Tuesday, January 4, 2011

Lexicon: Nogged

An early blog entry addressed the use of bousillage, bouzillage, barreaux, and briquette-entre-poteaux to describe Louisiana wattle and daub construction. The 1895 Sanborn Atlas for New Orleans uses another term altogether, nogged. Some structures are labelled "br. nogged" for "brick-nogged." According to the Oxford English Dictionary, the term was first used in the late seventeenth century, in reference to a wall. The related term "nogging" was used in medieval accounts of the late fifteenth century. By the early twentieth century, the expression was associated with a South Worcestershire dialect. For the 1895 Sanborn atlases, brick-nogged structures are indicated with alternating pink (masonry) and yellow (timber) bands along the perimeter walls.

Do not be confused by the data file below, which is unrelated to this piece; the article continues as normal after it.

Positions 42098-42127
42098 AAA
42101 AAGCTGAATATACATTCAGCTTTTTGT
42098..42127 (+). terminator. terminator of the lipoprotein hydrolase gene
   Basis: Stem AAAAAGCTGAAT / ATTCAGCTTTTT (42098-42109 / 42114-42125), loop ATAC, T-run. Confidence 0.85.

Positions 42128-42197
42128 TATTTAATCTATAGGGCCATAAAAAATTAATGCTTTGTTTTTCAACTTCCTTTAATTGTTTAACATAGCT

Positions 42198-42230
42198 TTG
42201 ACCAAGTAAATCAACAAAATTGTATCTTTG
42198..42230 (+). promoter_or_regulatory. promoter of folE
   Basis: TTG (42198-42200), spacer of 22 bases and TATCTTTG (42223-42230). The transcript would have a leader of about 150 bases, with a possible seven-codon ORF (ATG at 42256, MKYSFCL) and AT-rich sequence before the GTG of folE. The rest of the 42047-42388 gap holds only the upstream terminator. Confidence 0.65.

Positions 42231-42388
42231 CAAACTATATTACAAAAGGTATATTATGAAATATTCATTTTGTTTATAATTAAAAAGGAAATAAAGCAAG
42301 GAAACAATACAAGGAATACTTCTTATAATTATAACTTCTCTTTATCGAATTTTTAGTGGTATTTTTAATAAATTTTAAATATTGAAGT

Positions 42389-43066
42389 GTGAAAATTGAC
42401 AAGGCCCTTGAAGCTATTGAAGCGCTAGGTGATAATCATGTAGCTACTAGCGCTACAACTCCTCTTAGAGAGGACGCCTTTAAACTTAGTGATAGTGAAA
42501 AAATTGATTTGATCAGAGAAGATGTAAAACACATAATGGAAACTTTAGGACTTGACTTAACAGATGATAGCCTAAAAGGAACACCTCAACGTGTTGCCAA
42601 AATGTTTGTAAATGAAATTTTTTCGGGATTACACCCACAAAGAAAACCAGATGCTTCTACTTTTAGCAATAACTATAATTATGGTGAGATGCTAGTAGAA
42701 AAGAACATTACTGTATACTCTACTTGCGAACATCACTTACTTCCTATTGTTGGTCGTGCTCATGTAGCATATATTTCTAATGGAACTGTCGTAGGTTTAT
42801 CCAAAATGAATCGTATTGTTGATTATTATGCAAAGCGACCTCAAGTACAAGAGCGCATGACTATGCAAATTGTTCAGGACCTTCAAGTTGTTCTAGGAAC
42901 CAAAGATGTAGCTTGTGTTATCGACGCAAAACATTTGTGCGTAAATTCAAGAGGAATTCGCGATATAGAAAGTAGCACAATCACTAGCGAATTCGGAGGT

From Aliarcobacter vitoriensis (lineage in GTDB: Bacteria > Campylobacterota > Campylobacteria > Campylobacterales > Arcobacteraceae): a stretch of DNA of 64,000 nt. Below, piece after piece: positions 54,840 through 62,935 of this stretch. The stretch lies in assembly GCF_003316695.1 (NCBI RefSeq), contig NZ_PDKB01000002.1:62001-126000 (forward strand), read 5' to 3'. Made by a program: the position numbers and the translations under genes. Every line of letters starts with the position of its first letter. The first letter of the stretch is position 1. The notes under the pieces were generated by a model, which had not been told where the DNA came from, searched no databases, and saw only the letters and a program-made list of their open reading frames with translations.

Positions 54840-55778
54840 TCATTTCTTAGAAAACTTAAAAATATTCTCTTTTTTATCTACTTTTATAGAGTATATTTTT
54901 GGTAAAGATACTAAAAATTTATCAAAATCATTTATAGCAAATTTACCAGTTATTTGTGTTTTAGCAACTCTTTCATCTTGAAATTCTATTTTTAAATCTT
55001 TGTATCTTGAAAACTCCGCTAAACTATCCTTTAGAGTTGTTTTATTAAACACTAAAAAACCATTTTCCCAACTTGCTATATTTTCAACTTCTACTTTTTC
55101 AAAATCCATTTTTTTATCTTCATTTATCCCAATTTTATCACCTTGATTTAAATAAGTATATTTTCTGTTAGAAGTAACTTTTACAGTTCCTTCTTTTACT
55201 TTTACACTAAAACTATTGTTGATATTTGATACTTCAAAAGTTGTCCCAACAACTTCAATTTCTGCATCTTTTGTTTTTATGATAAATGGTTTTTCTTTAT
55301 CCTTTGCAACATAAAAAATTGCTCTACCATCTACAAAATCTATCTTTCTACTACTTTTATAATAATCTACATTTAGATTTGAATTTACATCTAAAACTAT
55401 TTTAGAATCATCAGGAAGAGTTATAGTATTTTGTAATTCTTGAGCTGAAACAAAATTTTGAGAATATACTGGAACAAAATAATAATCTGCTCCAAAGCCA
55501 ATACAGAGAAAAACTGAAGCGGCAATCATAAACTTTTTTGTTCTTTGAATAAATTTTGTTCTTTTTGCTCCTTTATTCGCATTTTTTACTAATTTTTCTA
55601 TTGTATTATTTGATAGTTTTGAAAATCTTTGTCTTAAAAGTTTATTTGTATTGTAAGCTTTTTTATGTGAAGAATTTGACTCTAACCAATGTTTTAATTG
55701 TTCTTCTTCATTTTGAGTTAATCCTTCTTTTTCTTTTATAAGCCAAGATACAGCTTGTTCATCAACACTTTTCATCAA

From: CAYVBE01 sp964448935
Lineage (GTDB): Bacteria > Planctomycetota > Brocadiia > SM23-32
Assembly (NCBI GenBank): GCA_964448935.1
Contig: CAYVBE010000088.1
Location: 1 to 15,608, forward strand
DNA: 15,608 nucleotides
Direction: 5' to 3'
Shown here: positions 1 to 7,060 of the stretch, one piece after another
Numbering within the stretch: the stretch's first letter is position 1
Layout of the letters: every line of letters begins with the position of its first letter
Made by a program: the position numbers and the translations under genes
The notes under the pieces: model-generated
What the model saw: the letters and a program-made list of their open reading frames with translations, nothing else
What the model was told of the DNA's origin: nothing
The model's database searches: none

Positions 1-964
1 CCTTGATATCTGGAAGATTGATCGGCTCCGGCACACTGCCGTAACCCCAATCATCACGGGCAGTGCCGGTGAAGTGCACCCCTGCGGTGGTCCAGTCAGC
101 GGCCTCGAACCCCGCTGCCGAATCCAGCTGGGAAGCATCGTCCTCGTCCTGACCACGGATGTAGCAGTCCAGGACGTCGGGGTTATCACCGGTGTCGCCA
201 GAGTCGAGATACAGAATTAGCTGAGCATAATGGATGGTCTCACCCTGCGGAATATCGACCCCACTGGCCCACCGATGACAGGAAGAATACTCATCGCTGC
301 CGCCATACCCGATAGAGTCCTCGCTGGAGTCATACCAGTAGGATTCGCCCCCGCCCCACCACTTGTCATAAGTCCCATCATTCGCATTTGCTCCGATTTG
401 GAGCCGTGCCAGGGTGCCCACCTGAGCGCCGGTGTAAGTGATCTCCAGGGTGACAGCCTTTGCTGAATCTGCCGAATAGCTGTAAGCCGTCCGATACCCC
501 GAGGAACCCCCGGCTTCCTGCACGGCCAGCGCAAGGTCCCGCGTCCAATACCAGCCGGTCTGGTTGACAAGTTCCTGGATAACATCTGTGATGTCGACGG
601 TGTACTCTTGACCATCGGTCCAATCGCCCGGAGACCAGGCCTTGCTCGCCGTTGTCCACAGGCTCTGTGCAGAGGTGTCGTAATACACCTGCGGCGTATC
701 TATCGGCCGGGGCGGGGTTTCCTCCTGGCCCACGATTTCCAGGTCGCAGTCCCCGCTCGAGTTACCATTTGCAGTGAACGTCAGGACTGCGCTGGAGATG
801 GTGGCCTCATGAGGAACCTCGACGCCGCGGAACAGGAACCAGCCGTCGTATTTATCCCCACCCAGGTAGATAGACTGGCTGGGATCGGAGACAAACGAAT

To view historic Sanborn atlases for the region, consult the Southeastern Architectural Archive's collection of fire insurance atlases. Some atlases are also available through Digital Sanborn online, a subscription database available via Tulane University Libraries. Do note that the digital format lacks the color indicators and holographic additions of the physical copies.

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